Eating healthy doesn't have to mean high grocery bills. The recipes in my book "The Dashing Dish" are designed to be simple, quick, delicious, and made with a few ingredients that are unprocessed and easy to keep on hand. And believe it or not, this can all be accomplished on a budget. When you follow a few simple guidelines, eating clean can be as friendly to your pocketbook as it is to your body.
Make a grocery list and stick to it. The best way to avoid impulse buying is to plan what you need before you go to the store. That way, you're not tempted to buy things that you don't need. Establishing a list of staples for your pantry, fridge and freezer will help keep you on track with grocery spending.
2. Buy In-Season and Local
Food that's in-season is is not only more affordable, but also better-tasting. Look for cauliflower, beets, winter squash, broccoli and hearty greens, like collards, in the winter; apples, sweet potatoes, carrots and leeks in the fall; and spinach, peppers, tomatoes and berries in the summer. Most farmers markets offer better deals on clean, pesticide-free produce than grocery stores.
3. Buy Frozen
Frozen fruits and vegetables are a great bargain and are a close second to buying fresh. Not only will buying frozen fruits and veggies save you money, but it will also prevent waste by allowing you to use just what you need.
4. Buy Generic
Name brands often have higher prices not because they're higher in quality but because of higher packaging and advertising costs. Some of my favorites to buy off-brand are dairy items, like low-fat cottage cheese and plain low-fat Greek yogurt. Another great item is old-fashioned oats, which I grind into flour in my food processor and use for baking.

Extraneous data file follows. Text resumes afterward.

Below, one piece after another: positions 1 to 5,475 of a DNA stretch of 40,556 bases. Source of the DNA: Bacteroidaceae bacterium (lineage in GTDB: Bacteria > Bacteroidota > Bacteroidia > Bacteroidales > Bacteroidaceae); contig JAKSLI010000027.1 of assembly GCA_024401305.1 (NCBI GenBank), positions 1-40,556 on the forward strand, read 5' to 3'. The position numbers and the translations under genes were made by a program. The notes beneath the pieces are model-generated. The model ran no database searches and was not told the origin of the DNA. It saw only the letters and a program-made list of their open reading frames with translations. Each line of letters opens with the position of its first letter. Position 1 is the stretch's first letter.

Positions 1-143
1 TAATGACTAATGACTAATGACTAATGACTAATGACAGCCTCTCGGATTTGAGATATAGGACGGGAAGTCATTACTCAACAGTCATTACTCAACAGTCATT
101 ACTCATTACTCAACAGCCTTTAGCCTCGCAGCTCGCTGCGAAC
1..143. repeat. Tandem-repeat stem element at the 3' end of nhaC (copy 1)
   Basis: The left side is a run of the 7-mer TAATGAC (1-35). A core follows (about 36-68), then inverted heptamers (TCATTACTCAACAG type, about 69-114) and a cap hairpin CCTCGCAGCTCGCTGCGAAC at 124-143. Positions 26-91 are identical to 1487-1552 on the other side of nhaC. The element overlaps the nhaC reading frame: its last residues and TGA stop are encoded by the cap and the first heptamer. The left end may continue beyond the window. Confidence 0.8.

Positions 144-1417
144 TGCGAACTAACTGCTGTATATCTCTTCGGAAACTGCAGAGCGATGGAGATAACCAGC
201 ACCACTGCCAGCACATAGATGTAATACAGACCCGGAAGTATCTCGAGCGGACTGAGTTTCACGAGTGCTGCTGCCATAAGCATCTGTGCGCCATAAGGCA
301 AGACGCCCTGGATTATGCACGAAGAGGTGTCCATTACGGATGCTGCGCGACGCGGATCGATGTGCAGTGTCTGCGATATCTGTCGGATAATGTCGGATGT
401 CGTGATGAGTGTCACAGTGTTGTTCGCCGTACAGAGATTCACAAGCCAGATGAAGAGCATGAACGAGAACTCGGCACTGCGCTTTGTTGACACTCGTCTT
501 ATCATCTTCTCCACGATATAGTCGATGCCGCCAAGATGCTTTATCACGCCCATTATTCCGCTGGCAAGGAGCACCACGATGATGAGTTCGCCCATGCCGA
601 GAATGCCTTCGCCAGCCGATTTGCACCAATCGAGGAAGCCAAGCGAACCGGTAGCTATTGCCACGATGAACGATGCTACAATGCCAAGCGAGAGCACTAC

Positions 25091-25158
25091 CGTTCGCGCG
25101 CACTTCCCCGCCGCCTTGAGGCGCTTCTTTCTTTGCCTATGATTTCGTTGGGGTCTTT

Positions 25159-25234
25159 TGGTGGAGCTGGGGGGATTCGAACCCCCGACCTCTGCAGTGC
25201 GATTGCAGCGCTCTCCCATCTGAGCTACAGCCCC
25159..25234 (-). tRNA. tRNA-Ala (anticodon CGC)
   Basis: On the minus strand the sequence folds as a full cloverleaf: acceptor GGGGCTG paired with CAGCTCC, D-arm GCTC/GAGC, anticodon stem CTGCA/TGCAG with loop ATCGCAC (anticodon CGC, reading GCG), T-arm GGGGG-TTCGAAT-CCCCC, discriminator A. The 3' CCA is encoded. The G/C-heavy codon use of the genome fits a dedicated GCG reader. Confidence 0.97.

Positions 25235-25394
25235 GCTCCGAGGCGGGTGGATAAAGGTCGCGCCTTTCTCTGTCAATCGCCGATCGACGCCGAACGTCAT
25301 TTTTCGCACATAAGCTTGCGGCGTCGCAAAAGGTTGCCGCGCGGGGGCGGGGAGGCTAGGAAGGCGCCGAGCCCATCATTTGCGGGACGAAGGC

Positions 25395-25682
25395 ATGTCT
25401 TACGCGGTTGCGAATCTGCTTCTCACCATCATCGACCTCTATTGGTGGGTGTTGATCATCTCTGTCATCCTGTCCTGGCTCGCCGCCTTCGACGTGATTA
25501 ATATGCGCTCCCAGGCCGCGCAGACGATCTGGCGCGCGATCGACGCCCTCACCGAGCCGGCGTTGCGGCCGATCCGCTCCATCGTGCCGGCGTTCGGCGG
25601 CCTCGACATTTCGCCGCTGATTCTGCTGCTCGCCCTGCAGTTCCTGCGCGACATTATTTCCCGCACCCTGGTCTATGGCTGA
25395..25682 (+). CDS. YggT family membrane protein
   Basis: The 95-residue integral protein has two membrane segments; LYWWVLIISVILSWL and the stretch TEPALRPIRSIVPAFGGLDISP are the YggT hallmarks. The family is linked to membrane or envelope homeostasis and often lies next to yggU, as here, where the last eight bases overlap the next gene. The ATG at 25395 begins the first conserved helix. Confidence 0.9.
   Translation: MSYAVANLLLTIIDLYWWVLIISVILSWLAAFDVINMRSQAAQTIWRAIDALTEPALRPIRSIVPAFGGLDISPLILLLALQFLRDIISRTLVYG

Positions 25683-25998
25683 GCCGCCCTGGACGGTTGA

5. Buy in Bulk
Buying in bulk is a great option for items that keep well in the pantry and that you use regularly. For me, whole-grain rice, quinoa and a variety of beans, such as Garbanzo, kidney, black and white, are must-haves. They store easily, and I can often get a better deal by purchasing larger quantities. The same goes for almonds, which I grind into flour with my food processor and keep in an air-tight container.
6. Shop Sales
Sign up for newsletters at the stores where you frequently shop to learn about deals and specials. Just a few minutes clipping and printing coupons each week can mean huge savings on key staples, especially meat and seafood. I always keep my freezer full of lean ground turkey and beef, boneless skinless chicken breasts, salmon and tilapia.
7. Get the Customer Card
Many grocery stores hold sales and specials for customer cardholders only. Signing up for costumer cards is often free and takes just a few moments.
8. Buy a Reusable Water Bottle—And Use It!
Don't spend money on soft drinks, juices or bottled water. Instead, invest in a few nice water bottles and refill them. Not only is it cheaper, it will save you tons of sugar and calories.
If you happen to have leftover ingredients when you're making a dish, don't throw them away. Put them to good use later by freezing them or trying them in a new recipe the next day. Check out my recipe site DashingDish.com for ideas on how to use leftover ingredients.
10. Plan Ahead
Pack lunches and snacks ahead of time, and eat at home before going grocery shopping. This will save you time and money because you'll make fewer impulse food purchases when you shop on a full stomach.
Katie Farrell is the author of "The Dashing Dish: 100 Simple & Delicious Recipes for Clean Eating" and the creator of DashingDish.com